Lack of effectiveness, high incidence of side effects found for four common atypical antipsychotics
FRIDAY, Dec. 7 (HealthDay News) -- For patients over the age of 40 with psychosis, treatment with one of the four most commonly used atypical antipsychotic (AAP) drugs (aripiprazole, olanzapine, quetiapine, and risperidone) may lack effectiveness and is associated with a high incidence of side effects, according to a study published online Nov. 27 in the Journal of Clinical Psychiatry.
Hua Jin, M.D., of the University of California in San Diego, and colleagues evaluated the long-term safety and effectiveness of the four most commonly used AAPs. Participants included 332 adults over the age of 40 years with psychosis associated with schizophrenia, mood disorders, posttraumatic stress disorder, or dementia; all were followed for up to two years. An equipoise-stratified randomization method was used to allow physicians or patients to exclude study drugs based on past experience or anticipated risk.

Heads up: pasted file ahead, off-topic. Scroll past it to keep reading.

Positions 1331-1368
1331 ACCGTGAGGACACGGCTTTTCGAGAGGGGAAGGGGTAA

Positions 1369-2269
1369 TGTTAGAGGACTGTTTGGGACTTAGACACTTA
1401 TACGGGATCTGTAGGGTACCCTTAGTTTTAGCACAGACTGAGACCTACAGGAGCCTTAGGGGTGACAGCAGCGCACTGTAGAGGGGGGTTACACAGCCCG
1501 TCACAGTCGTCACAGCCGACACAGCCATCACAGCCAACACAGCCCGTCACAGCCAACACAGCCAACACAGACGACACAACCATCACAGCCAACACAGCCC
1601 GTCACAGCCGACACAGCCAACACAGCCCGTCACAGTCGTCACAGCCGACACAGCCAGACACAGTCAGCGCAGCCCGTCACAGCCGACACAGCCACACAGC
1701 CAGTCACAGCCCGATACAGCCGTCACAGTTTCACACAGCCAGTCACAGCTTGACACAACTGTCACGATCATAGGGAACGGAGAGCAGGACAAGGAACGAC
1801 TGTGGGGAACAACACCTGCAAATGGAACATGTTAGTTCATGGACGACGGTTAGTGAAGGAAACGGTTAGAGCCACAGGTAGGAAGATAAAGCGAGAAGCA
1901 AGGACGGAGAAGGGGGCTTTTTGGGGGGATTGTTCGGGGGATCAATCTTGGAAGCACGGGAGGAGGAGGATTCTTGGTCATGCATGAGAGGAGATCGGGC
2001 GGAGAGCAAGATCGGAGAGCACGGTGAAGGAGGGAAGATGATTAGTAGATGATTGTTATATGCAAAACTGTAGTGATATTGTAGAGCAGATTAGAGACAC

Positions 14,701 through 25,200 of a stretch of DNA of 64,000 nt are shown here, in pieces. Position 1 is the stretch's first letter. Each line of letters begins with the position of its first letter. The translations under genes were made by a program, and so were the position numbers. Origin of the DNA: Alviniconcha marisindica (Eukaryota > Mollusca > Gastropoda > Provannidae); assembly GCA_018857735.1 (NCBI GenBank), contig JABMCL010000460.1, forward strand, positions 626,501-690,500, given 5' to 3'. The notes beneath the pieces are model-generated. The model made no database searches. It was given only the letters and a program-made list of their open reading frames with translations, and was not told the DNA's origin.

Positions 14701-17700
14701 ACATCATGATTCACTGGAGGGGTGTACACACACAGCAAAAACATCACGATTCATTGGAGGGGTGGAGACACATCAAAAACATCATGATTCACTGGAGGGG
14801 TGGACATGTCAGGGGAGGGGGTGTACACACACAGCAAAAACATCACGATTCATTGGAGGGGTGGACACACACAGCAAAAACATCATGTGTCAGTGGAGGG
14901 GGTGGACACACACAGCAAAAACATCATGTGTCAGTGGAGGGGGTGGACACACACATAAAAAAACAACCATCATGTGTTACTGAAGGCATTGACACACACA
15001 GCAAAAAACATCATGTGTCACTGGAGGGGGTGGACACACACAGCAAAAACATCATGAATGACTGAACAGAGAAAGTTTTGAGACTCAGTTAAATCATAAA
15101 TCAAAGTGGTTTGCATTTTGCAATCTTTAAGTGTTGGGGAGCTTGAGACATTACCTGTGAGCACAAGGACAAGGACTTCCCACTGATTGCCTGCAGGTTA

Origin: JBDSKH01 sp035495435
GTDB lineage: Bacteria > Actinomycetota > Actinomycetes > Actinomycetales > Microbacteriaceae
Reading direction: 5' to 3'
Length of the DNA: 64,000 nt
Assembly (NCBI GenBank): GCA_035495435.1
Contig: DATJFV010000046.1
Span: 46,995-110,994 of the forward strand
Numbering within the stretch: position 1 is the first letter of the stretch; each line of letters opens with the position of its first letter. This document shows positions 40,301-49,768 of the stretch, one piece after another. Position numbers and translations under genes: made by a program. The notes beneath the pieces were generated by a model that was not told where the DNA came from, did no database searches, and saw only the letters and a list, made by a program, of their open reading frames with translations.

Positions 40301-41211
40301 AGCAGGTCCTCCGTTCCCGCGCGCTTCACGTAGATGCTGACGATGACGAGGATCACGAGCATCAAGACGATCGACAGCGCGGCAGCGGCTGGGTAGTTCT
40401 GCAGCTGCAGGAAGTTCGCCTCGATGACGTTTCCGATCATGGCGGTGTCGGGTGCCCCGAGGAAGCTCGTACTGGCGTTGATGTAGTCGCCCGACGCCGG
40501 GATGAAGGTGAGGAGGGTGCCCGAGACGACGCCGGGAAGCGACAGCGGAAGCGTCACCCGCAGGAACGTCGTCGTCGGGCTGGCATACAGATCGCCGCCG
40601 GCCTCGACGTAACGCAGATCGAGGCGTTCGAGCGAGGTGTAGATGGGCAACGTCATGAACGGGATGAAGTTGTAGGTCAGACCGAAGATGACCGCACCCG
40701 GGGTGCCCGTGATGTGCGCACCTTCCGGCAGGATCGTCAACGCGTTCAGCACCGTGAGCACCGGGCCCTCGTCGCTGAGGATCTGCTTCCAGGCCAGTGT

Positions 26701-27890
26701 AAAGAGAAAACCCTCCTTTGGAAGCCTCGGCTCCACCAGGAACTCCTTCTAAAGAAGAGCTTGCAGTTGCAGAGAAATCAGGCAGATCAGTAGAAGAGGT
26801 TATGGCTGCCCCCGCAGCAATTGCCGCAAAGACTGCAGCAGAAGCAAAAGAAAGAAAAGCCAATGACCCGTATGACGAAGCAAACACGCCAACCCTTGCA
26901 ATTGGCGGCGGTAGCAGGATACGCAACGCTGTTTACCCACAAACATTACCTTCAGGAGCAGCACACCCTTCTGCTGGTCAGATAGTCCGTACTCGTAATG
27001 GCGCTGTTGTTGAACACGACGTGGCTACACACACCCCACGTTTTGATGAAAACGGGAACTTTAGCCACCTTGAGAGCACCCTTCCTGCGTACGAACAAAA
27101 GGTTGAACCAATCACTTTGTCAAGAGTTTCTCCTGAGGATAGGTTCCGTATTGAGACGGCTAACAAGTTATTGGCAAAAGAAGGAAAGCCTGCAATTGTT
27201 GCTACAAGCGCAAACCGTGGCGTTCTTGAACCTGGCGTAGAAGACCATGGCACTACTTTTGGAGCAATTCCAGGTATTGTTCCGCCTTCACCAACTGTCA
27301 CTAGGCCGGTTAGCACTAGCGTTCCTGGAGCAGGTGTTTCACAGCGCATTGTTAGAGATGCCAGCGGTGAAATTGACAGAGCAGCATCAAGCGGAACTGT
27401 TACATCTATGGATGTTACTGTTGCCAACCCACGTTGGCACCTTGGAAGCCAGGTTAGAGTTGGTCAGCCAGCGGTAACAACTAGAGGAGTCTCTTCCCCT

The researchers found that there were no significant differences in metabolic parameters or most other outcome measures between the groups. There was a high rate of discontinuation and many experienced a lack of significant improvement in psychopathology. The incidence of metabolic syndrome was 36.5 percent in one year, and the cumulative incidence of adverse events was also high for all AAPs (serious, 23.7 percent; non-serious, 50.8 percent).
"We found a lack of effectiveness and a high incidence of side effects with four commonly prescribed AAPs across diagnostic groups in patients over age 40, with relatively few differences among the drugs," the authors write. "Caution in the use of these drugs is warranted in middle-aged and older patients."
One author disclosed financial ties to pharmaceutical companies that manufacture the drugs used in this study. Study medications were donated by AstraZeneca, Bristol-Myers Squibb, Eli Lilly, and Janssen Scientific Affairs.
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